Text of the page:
Dealing With an ItchyDog
I have a half basset hound, half golden retriever pooch, and while he is happy to run around like a floppy sausage most days, he tends to suffer from the itchiest of skin. This causes him to dive onto the carpet, squirming around in an attempt to itch every bit of his body. Lucky for him, there are some things that can be done to alleviate his discomfort. Here’s what you, too, can do to help your itchy dog.
The first thing and probably thehardest thing to do is to not actually scratch your dog where they’re itching. Like humans, scratching the spotwhere there’s irritated skin does not actually help the problem in the longrun but only makes it worse, despiteproviding a temporary relief. Resist the urge to help them out and try to keep them from scratching too much aswell. It may seem cruel, but it’s actually helping.
Next, you can consider giving them abath in cold water with baking soda or Epson salt. Warm or hot water will, strangely enough, manage to make theitching worse. When your doggie gets out of the bath, pat them dry with a towel but don’t rub them dry since this,once again, will only increase the itch. Bathes won’t always solve the problem but they can provide relief for aday or two at times.
The more drastic methods require alongterm approach to really be effective, such as adding fatty acid supplements to their diet. Fatty acids,something found in marine oils, do help with itching, though again this isn’t an instant solution but rathersomething you want to do to help prevent itching from becoming worse later on. This is especially important if youknow your dog has a history of itchiness, such as most Bassets tend to have.
Much of the problem may just be thatyour dog is allergic to something. Dogs can and will have allergies to dust, pollen, and even food with some breedsbeing worse than others (Bassets, again, are just pitiful nerdlinger dogs for this kind of stuff). It is possibleto help relieve the itch with antihistamines, but don’t just grab something and hope it works. Many over thecounter antihistamines will work great, but it’s terribly important that you confirm with your vet before buyinganything. Air on the safe side here and get their professional advice as to which drugs and brands are okay for doguse and which ones are not.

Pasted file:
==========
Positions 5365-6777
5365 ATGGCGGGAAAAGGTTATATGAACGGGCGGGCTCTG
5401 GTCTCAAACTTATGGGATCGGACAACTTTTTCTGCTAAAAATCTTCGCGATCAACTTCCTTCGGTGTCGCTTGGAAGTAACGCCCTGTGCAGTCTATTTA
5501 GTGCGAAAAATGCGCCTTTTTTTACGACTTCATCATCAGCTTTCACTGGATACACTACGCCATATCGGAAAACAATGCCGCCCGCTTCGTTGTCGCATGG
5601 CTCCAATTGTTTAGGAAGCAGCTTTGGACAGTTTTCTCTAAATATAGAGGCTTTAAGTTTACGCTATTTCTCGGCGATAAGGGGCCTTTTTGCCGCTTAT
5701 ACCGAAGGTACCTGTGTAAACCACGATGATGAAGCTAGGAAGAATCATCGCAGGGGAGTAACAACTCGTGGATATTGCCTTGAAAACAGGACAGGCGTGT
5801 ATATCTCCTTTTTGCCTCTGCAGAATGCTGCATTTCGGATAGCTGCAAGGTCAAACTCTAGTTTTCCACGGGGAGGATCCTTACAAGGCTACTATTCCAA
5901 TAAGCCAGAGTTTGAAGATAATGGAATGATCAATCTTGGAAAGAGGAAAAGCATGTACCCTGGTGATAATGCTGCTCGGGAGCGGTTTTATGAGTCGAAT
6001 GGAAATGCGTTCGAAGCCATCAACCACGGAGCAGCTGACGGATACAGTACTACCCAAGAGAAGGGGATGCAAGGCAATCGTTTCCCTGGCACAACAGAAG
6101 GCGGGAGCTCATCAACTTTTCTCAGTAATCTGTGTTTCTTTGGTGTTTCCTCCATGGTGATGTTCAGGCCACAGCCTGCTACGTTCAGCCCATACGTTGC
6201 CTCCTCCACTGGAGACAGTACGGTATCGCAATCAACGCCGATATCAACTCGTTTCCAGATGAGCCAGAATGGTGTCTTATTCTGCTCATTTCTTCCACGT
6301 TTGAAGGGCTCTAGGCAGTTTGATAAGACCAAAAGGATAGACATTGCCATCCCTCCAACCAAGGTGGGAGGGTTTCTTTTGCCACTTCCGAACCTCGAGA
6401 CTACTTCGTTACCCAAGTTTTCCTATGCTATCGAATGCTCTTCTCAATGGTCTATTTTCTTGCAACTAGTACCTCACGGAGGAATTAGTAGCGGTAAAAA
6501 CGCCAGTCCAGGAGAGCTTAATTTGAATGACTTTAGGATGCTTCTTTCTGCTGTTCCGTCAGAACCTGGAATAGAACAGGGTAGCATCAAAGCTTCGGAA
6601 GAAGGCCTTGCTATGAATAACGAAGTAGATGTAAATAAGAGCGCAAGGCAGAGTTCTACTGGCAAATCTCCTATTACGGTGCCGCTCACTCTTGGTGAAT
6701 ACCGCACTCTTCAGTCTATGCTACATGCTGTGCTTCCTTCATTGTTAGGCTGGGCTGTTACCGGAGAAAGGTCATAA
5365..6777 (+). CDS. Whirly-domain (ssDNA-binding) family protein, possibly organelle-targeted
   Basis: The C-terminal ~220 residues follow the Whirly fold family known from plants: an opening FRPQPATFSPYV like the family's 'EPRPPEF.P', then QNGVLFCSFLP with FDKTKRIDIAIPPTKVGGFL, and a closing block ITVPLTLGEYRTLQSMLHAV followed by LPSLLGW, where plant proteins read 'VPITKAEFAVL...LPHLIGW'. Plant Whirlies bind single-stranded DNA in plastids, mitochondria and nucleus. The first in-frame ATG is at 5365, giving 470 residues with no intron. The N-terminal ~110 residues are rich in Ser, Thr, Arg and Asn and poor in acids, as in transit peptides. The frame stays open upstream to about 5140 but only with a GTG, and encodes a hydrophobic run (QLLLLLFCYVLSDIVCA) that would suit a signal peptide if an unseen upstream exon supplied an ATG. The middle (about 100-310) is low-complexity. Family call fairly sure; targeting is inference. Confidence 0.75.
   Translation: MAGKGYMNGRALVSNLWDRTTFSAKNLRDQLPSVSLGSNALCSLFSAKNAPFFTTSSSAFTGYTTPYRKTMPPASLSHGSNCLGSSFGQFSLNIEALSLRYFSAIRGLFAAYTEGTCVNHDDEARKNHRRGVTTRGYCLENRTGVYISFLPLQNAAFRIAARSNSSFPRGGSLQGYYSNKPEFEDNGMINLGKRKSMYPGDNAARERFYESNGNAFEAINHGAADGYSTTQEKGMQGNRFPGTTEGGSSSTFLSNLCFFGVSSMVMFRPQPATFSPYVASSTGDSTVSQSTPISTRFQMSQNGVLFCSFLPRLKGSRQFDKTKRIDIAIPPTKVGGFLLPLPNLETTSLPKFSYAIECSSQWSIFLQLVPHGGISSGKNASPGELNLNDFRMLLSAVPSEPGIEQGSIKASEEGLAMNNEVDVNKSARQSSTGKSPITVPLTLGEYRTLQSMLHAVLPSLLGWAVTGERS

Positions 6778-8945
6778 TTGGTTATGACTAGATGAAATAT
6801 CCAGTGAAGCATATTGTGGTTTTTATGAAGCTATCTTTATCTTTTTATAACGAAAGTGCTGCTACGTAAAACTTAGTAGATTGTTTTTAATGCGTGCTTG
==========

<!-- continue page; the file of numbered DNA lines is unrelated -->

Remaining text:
Finally, the cause of the itch isimportant to know if at all possible. Fleas are a big problem and are easily solvable, plus easy to identify. Ticksas well as lice are a simple fix, too. Food allergies are harder to pinpoint, but once more, certain breeds aremore susceptible than others. Your dog could also have a simple skin infection with bacteria or dandruff, though inthe worst case scenarios, itchy skin could be a symptom of serious illness such as live disease of cancer, thoughdon’t jump to that conclusion yet since it’s far more likely to be allergies or fleas.
If your pup is suffering from a badcase of the itch for longer than seems normal, absolutely take them to the vet and have them checked out.Otherwise, follow this advice and good luck with your itchy dog!
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